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Neurath’s Opposition to Mises’ Argument

Neurath was unimpressed by Mises’ putative impossibility result. On the one hand, he sought to defend his socialisation plans as a plausible alternative—albeit one that was dependent on success in the research programme of “universal statistics” so as to allow the “calculation in kind” of need satisfaction to be properly developed that socialist resource allocation depended on.[1] On the other hand, Neurath revived his ecological argument which claims the impossibility of accounting objectively for sustainability considerations by monetary calculation.[2]

Of these two strategies the second strikes me as more promising but, unfortunately, it did not gain the prominence at the time which it deserves. Neurath’s reason for holding it to be impossible to account objectively for sustainability considerations by monetary calculation was that the monetarisation of environmental goods and particularly of the discount rate for the disutility suffered by future generations due to the exhausted resources was arbitrary.[3] Moreover, to begin with, sustainability considerations and their like required awareness of the incommensurability of the values involved; once that was recognized, the relevant decisions had to be arrived at by democratic deliberation—precisely the kind of process that was preempted by the automaticism of the profit motive in the market economy.

So Neurath challenged Mises’ conception of rationality—importantly, however, he did not challenge its possibility, but only his monopolistic claim for it. Is it true, he asked, that, as Mises put it, “we are unable to grasp the concept of economic action and of economy without implying in our thought the concept of economic quantity relations and the concept of an economic good”?[4] Neurath could grant this (at least for the sake of the argument at issue), but he pressed further. Does rationality demand that all these quantity relations must be expressed in cardinal measures? On this point Neurath disagreed ever since 1911 when he started developing alge- baic calculi for representing goods transfers using only comparative measures: “a unitary measure is not a necessary condition for comparability”[5] (It was, of course, precisely these merely comparative calculi that evaluations of aggregate allocations of resources individually assessed by calculations in-kind were to depend on.) Taking account of the incommensurability of values meant refraining from the com- mensuration by monetarisation that the market required.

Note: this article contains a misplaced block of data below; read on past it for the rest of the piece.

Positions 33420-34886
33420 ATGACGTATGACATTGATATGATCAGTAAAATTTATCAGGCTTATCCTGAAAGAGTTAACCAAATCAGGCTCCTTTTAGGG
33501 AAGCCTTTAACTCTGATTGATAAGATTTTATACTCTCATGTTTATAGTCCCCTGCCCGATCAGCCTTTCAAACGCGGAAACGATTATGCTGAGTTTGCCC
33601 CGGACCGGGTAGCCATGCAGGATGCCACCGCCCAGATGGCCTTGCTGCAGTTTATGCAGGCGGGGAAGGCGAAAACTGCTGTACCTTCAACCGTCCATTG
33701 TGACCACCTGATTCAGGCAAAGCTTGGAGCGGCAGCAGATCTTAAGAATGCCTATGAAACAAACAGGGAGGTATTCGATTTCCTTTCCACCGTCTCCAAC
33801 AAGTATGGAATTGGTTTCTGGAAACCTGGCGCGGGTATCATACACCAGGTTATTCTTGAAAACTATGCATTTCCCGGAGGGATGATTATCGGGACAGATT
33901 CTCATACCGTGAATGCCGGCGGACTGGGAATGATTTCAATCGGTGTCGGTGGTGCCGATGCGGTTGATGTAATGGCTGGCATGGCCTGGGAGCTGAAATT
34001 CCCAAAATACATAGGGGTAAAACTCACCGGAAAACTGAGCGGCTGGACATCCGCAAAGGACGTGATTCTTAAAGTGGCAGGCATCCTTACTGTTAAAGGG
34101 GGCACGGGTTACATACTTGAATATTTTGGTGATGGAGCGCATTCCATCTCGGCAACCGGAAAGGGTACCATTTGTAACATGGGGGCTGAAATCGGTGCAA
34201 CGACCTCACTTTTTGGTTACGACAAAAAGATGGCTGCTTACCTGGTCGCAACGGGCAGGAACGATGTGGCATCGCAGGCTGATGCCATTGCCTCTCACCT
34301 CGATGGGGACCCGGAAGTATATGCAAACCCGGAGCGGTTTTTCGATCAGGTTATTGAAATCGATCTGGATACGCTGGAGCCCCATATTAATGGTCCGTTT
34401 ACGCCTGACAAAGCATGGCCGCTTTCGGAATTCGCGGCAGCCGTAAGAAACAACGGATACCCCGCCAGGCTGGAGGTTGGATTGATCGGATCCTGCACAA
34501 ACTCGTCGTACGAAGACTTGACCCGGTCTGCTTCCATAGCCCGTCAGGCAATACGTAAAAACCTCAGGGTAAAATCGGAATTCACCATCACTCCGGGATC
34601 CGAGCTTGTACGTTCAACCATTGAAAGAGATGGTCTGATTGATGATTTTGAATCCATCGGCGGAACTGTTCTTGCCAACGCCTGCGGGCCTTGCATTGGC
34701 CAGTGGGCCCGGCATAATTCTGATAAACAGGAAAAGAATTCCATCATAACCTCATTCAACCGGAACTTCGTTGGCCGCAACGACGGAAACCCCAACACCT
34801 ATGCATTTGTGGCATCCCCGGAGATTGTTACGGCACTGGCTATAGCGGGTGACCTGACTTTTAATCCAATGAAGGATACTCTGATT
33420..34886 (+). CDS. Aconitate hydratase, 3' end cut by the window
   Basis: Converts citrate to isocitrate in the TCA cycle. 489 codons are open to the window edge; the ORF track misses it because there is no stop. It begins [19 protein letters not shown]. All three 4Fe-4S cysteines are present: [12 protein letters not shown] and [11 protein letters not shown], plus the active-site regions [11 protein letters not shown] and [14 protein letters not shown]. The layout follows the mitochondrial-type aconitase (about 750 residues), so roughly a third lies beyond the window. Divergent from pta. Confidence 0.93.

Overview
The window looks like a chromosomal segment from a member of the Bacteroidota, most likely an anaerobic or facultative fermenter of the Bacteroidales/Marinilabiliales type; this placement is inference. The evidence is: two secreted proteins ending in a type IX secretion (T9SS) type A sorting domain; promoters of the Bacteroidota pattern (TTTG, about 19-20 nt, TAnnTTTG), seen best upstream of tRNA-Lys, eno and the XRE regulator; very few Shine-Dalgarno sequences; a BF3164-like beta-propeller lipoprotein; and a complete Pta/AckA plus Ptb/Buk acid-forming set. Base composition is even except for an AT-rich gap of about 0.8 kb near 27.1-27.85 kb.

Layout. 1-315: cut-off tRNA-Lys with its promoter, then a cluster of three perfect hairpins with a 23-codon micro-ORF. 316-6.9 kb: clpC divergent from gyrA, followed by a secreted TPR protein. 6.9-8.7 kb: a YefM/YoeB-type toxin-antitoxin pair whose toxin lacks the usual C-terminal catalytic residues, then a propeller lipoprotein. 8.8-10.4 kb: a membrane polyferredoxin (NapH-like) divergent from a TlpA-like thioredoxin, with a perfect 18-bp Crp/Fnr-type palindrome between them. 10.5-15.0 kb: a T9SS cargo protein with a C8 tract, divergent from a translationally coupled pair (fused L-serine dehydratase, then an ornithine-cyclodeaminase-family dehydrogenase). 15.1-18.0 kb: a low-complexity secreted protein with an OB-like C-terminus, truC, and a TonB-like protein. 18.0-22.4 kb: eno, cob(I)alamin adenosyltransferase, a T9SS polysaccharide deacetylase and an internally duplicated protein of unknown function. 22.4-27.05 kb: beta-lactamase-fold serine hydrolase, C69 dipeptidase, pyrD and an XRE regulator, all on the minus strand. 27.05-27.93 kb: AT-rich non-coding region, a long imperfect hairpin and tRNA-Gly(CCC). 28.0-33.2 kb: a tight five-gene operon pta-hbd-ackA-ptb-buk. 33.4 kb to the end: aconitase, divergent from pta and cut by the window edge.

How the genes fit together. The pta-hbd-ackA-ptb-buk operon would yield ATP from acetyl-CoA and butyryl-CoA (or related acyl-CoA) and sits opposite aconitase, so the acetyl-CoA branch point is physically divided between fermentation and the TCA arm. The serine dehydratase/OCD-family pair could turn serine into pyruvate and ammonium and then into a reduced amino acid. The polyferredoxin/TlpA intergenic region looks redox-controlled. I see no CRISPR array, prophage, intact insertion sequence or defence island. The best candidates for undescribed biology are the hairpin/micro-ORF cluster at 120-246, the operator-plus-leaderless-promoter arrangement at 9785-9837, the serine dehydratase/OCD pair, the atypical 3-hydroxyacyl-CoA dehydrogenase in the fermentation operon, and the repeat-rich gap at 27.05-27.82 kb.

Now Neurath did not discuss Mises’ Geisteswissenschaft methodology explicitly. It does not follow, however, that Mises’ claim to have faced methodological opposition was wrong. What prompted Neurath’s disregard of Mises’ impossibility result was, after all, dissent from his methodological starting point. Mises claimed a conceptual impossibility for marketless socialism. Neurath traced this claim back to Mises’ a priorist presuppositions about rational agents and the nature of economic rationality. Neurath rejected these presuppositions. He proposed to deal with recalcitrant socio-economic phenomena (e.g. to effect transparent sustainability calculations) on anti-apriorist methodological grounds: social science had to be done empirically, not by pressing phenomena into a scheme of intuited essences. While allowing for variation between the disciplines, Neurath’s program of unified science prescribed an empirical methodology for both the natural and the social sciences and rejected the separatism of Geisteswissenschaft on epistemological grounds: scientific reasoning required evidence that was intersubjectively accessible—which intuitions of essences are not. That calculation in kind did not issue in the determination of an optimum solution via commensuration of heterogeneous values did not disqualify it from the start.

So Mises was right that methodological considerations played into the socialist calculation debate between himself and Neurath, but he was wrong to claim that these considerations were only a cover for politically motivated dissent. There are good reasons to keep social science empirical: not only Neurathian socialists will want to dispute the adequacy of the methodology behind Mises’ argument.[6]

  • [1] For the research program-defense see Neurath (1925a/2004, 446).
  • [2] See Neurath and Schumann (1919, 15-16), Neurath (1925b/2004, 468-471), Neurath (1928/1973,263); for discussion see Uebel (2005).
  • [3] This is a point shared by contemporary ecological economists: see Martinez-Alier (1995).
  • [4] Mises (1933a/1960, 14).
  • [5] Neurath (1911/1998, 473). Here lies the origin of his later “Inventories of Standards of Living”(1937).
  • [6] Note that even a sympathetic critic like Robert Nozick, who is open to the possibility of syntheticnecessary truths, cast doubt on Mises’s conception of the status of his theory of action (1977,361-369).
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